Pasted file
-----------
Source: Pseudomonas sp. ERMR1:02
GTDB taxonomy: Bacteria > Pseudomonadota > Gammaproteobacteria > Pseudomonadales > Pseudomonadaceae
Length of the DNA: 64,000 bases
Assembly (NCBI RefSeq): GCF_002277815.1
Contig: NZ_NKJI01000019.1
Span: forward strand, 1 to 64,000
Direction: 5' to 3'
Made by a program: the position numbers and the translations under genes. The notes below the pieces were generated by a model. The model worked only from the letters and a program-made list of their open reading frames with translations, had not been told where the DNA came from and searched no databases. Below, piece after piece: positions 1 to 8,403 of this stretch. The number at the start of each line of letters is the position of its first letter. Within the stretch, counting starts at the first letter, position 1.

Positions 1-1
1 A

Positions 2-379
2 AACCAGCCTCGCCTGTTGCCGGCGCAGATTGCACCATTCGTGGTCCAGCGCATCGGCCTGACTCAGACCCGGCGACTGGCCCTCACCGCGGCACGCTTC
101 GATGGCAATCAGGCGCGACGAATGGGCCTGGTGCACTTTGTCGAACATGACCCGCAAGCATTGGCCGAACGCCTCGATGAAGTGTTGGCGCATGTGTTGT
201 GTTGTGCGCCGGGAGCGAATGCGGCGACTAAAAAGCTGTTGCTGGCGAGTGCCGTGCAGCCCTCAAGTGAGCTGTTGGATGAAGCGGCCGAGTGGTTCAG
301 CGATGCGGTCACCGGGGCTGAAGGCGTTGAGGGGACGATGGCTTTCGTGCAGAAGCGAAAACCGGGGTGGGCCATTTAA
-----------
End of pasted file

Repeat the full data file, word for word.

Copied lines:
Source: Pseudomonas sp. ERMR1:02
GTDB taxonomy: Bacteria > Pseudomonadota > Gammaproteobacteria > Pseudomonadales > Pseudomonadaceae
Length of the DNA: 64,000 bases
Assembly (NCBI RefSeq): GCF_002277815.1
Contig: NZ_NKJI01000019.1
Span: forward strand, 1 to 64,000
Direction: 5' to 3'
Made by a program: the position numbers and the translations under genes. The notes below the pieces were generated by a model. The model worked only from the letters and a program-made list of their open reading frames with translations, had not been told where the DNA came from and searched no databases. Below, piece after piece: positions 1 to 8,403 of this stretch. The number at the start of each line of letters is the position of its first letter. Within the stretch, counting starts at the first letter, position 1.

Positions 1-1
1 A

Positions 2-379
2 AACCAGCCTCGCCTGTTGCCGGCGCAGATTGCACCATTCGTGGTCCAGCGCATCGGCCTGACTCAGACCCGGCGACTGGCCCTCACCGCGGCACGCTTC
101 GATGGCAATCAGGCGCGACGAATGGGCCTGGTGCACTTTGTCGAACATGACCCGCAAGCATTGGCCGAACGCCTCGATGAAGTGTTGGCGCATGTGTTGT
201 GTTGTGCGCCGGGAGCGAATGCGGCGACTAAAAAGCTGTTGCTGGCGAGTGCCGTGCAGCCCTCAAGTGAGCTGTTGGATGAAGCGGCCGAGTGGTTCAG
301 CGATGCGGTCACCGGGGCTGAAGGCGTTGAGGGGACGATGGCTTTCGTGCAGAAGCGAAAACCGGGGTGGGCCATTTAA